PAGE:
KJ: Phinehas, the son of
Eleazar, the son of Aaron the priest, hath turned my wrath away from the
children of Israel, while he was zealous for my sake among them, that I
consumed not the children of Israel in my jealousy.
BN: Pinchas ben El-Azar, the grandson of Aharon the priest, has turned my wrath away from the Beney Yisra-El, in that he was very concerned for my sake among them, that I would not consume the Beney Yisra-El in my jealousy.
JEALOUSY: For YHVH your god is a jealous god - see my note to Exodus 20:4; once more confirmation that YHVH is not yet a monotheistic deity: you shall have no other gods before me infers, unequivocally, the existence of other, albeit lesser gods.
But that is long-term theology. In the short-term, Mosheh has a problem. Pinchas, his grand-nephew, has murdered a man and a woman in cold blood, for no obvious reason unless he thought the man, or perhaps the woman, or both, was personally responsible for bringing plague into the camp, which is not a reason acceptable in law anyway.
So Mosheh has a problem. He has a dead man and woman in his camp, and no doubt some family members seeking revenge for their loved ones, or even justice; and a king who didn't want these refugees and migrants and asylum seekers in his land, and now look what they've done. Mosheh, for whom hanging all the chiefs of Yisra-El because YHVH told him to is not a problem; for whom massacring and wiping out whole villages, towns, people, is not a problem, as we have seen. But this is Pinchas, his grand-nephew, Aharon's grandson, who he can't just hand over as a common criminal, and especially given that he too has a Midyani wife.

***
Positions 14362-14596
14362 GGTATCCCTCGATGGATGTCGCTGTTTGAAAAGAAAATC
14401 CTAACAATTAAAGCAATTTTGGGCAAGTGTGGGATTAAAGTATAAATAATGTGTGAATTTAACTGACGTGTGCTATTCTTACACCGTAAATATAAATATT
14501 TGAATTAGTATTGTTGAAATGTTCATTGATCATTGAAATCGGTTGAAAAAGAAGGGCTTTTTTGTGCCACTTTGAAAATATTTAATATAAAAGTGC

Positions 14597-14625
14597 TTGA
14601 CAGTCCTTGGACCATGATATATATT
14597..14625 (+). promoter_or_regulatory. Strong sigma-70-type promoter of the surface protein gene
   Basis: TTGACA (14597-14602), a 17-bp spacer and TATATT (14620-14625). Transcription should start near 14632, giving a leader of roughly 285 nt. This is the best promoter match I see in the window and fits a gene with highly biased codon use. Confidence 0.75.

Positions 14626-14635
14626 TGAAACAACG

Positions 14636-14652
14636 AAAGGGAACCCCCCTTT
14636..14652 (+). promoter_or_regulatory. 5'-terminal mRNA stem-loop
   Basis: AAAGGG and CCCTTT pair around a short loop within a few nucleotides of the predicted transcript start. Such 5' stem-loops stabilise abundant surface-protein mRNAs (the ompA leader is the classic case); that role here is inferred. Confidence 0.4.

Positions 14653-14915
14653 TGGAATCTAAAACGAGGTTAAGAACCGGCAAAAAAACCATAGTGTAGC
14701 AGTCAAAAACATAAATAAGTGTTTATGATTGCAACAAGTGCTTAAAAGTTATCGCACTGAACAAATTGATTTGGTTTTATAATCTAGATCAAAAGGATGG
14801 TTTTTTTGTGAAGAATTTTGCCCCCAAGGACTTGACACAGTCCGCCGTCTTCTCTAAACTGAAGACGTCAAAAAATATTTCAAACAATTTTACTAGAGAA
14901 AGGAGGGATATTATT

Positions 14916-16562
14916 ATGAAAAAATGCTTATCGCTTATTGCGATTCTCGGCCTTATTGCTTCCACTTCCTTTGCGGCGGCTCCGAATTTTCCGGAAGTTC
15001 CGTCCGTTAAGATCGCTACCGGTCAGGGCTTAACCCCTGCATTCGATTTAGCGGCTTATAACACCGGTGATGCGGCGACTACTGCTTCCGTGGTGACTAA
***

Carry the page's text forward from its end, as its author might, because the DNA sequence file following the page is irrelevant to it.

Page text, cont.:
So Mosheh has a solution, and it will come to him in the Ohel Mo'ed, through the mouth of YHVH. See verse 12.
25:12 LACHEN EMOR HINENI NOTEN LO ET BERITI SHALOM
KJ: Wherefore say, Behold,
I give unto him my covenant of peace:
BN: Therefore say: Behold, I bestow on him my covenant of peace
A kind of divine "diplomatic immunity", the sort that sons and nephews of despotic leaders don't usually expect to get - do they? In fact, what he is getting is a divine reward; YHVH is supporting his action, commending him for it. Whatever next? Divine approval for the bulldozing of the girl's family-home, because obviously it was she who enticed the man, her fault, and probably a terrorist planning to Judith her Holofernes as he slept. I wonder if Mohammed re-read this passage before writing the "Declaration of Immunity" in Sura 9